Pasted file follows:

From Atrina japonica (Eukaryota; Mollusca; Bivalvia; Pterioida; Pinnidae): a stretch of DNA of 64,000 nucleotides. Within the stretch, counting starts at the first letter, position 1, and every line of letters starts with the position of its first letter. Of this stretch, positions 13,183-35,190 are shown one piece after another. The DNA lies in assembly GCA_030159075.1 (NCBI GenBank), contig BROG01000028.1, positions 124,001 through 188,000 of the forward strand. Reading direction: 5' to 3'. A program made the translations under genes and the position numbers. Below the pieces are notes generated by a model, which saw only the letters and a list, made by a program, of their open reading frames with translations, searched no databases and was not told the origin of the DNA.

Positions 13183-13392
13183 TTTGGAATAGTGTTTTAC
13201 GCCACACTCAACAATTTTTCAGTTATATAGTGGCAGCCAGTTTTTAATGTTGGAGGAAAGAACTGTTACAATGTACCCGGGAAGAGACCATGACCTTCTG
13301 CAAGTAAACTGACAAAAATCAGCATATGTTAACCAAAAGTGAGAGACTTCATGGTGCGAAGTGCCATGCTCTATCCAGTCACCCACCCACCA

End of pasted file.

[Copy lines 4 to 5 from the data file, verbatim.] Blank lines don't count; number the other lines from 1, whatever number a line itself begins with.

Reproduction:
13201 GCCACACTCAACAATTTTTCAGTTATATAGTGGCAGCCAGTTTTTAATGTTGGAGGAAAGAACTGTTACAATGTACCCGGGAAGAGACCATGACCTTCTG
13301 CAAGTAAACTGACAAAAATCAGCATATGTTAACCAAAAGTGAGAGACTTCATGGTGCGAAGTGCCATGCTCTATCCAGTCACCCACCCACCA